"I need the GOP Senate to be more than just sad and sorry that George Floyd was killed by police," Becker-Finn said, adding the hashtag #IAmASuburbanMom.

    Tens of thousands of people have since taken to Twitter with the hashtag, saying they are suburban women standing with protesters over the death of Floyd. As of Monday, it had appeared in more than 40,000 tweets.

    21:45 GMT - US Navy to ban Confederate flags on bases, ships and aircraft

    The US Navy is working to ban the Confederate battle flag from all public spaces on Navy installations, ships and aircraft, the Navy said on Tuesday, as the military and the country as a whole grapple with questions of racial inequality.

    "The order is meant to ensure unit cohesion, preserve good order and discipline, and uphold the Navy's core values of honour, courage and commitment," the Navy said in a statement.

    The move follows the Marine Corps ordering the removal of the Confederate flag from all its installations, including prohibiting depicting the flag on mugs and car bumpers, and word on Tuesday that Army officials were "open" to the idea of renaming 10 Army bases named for Confederate icons of the Civil War era.

    20:47 GMT - Grammy winner Ne-Yo: Floyd 'changed the world for the better'

    Grammy-winning singer Ne-Yo said George Floyd's death was a sacrifice that "changed the world" before performing during his memorial service.

    Ne-Yo shed tears on Tuesday while singing a rendition of GC Cameron's It's So Hard to Say Goodbye to Yesterday. The singer paused on a few occasions to collect himself during his performance.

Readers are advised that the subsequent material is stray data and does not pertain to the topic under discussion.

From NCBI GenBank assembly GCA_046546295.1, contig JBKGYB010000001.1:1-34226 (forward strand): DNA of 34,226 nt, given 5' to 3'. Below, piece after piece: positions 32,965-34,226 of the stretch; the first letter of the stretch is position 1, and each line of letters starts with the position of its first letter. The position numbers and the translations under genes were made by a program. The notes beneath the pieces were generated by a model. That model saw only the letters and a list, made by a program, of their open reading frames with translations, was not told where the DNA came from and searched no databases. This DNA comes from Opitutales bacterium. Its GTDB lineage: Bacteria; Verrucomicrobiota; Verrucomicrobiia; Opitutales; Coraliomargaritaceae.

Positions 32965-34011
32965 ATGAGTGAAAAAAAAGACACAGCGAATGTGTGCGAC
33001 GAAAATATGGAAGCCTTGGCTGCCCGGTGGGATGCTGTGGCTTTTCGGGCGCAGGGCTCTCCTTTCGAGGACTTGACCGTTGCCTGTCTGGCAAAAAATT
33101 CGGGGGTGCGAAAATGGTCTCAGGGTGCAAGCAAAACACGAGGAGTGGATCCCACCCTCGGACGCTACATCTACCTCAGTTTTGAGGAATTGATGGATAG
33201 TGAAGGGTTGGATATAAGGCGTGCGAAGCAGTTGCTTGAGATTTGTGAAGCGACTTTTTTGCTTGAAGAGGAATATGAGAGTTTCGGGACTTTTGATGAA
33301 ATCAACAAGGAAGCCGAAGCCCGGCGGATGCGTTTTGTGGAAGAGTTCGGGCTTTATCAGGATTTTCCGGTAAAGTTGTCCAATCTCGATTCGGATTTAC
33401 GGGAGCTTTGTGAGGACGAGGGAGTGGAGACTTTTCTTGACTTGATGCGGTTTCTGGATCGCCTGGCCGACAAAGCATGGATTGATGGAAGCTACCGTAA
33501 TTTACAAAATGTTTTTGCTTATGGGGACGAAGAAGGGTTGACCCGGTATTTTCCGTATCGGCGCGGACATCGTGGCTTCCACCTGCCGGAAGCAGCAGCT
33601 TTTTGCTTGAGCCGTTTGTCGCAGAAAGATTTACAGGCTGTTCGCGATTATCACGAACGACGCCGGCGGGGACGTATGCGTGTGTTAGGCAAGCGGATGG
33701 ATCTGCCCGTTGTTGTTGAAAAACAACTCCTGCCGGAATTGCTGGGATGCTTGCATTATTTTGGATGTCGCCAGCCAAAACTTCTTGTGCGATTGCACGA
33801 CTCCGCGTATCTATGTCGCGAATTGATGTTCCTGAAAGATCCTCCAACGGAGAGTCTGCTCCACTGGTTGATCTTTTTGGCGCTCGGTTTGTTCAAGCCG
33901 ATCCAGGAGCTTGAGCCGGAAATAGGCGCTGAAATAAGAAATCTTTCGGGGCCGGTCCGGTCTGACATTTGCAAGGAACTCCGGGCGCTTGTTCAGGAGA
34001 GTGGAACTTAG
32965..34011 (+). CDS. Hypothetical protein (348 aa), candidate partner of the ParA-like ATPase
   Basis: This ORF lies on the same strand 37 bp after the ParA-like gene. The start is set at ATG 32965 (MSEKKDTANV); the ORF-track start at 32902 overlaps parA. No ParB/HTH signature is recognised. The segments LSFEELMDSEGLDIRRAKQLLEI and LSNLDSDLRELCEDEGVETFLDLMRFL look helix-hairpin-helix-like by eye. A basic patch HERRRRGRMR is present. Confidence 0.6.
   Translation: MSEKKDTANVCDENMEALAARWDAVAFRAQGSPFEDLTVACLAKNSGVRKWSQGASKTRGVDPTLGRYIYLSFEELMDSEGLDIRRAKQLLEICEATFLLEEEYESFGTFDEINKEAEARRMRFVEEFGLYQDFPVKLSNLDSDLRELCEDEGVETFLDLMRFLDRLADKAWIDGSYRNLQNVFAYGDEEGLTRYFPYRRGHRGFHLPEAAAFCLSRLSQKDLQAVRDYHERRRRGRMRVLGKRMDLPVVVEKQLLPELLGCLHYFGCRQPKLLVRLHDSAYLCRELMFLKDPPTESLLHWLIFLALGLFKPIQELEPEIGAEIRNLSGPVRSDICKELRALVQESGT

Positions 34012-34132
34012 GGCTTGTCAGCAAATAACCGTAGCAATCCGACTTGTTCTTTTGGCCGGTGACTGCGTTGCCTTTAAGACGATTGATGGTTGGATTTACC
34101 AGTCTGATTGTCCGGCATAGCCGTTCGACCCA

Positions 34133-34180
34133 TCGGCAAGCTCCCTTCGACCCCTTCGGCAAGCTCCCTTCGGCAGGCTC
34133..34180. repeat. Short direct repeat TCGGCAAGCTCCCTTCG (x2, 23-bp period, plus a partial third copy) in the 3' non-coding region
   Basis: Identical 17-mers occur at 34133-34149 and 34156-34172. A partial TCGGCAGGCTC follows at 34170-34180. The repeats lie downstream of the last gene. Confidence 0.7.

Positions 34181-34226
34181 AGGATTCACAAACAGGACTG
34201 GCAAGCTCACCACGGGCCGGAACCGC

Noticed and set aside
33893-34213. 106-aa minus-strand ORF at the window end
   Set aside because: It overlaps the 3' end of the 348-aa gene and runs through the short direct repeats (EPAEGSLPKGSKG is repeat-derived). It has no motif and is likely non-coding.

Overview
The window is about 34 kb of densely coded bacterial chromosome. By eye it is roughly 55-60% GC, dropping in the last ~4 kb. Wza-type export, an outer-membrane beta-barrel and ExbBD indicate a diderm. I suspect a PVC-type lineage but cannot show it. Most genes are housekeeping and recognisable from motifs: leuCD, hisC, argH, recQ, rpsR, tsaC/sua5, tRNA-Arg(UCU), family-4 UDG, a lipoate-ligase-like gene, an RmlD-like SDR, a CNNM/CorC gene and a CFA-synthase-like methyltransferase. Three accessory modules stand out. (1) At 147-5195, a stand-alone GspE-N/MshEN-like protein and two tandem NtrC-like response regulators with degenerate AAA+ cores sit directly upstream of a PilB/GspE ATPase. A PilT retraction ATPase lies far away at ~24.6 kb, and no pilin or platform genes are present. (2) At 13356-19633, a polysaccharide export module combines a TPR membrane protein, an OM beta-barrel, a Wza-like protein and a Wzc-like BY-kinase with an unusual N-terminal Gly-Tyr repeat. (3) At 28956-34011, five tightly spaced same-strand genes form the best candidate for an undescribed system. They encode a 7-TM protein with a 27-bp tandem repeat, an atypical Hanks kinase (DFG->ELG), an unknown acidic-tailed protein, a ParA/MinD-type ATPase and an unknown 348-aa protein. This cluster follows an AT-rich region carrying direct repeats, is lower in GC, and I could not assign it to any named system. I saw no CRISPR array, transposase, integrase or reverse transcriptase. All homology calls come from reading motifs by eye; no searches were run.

"Fifty states are protesting at the same time," he said. "This man changed the world. He changed the world for the better. I would like to personally thank George Floyd for his sacrifice, so that my kids could be all right later on. I appreciate the sacrifice. I genuinely do."

    20:30 GMT - Al Sharpton promises to return for trial of officers involved in Floyd death

    The Reverend Al Sharpton told mourners at the funeral for George Floyd that he and other supporters of the slain Minneapolis man will return to the city where he died when those responsible face judgment in court.

    "We will be back in Minneapolis, when the trial starts," Sharpton said, "because you have the police union on one side, but the righteous is gonna be on the other side of that court."

    Delivering the main eulogy at the funeral, the New York civil rights activist called Floyd's death more than a tragedy. It was, he said, a crime.

    "Until these people pay for what they did, we will be there with them because lives like George Floyd will not matter until somebody pays the cost for taking their lives."

    20:09 GMT - Mississippi legislators renew effort to remove Confederate emblem from state flag

    A bipartisan group of legislators in the southern state of Mississippi on Monday began drafting a resolution to change the state's flag - the last in the US that incorporates the Confederate battle emblem.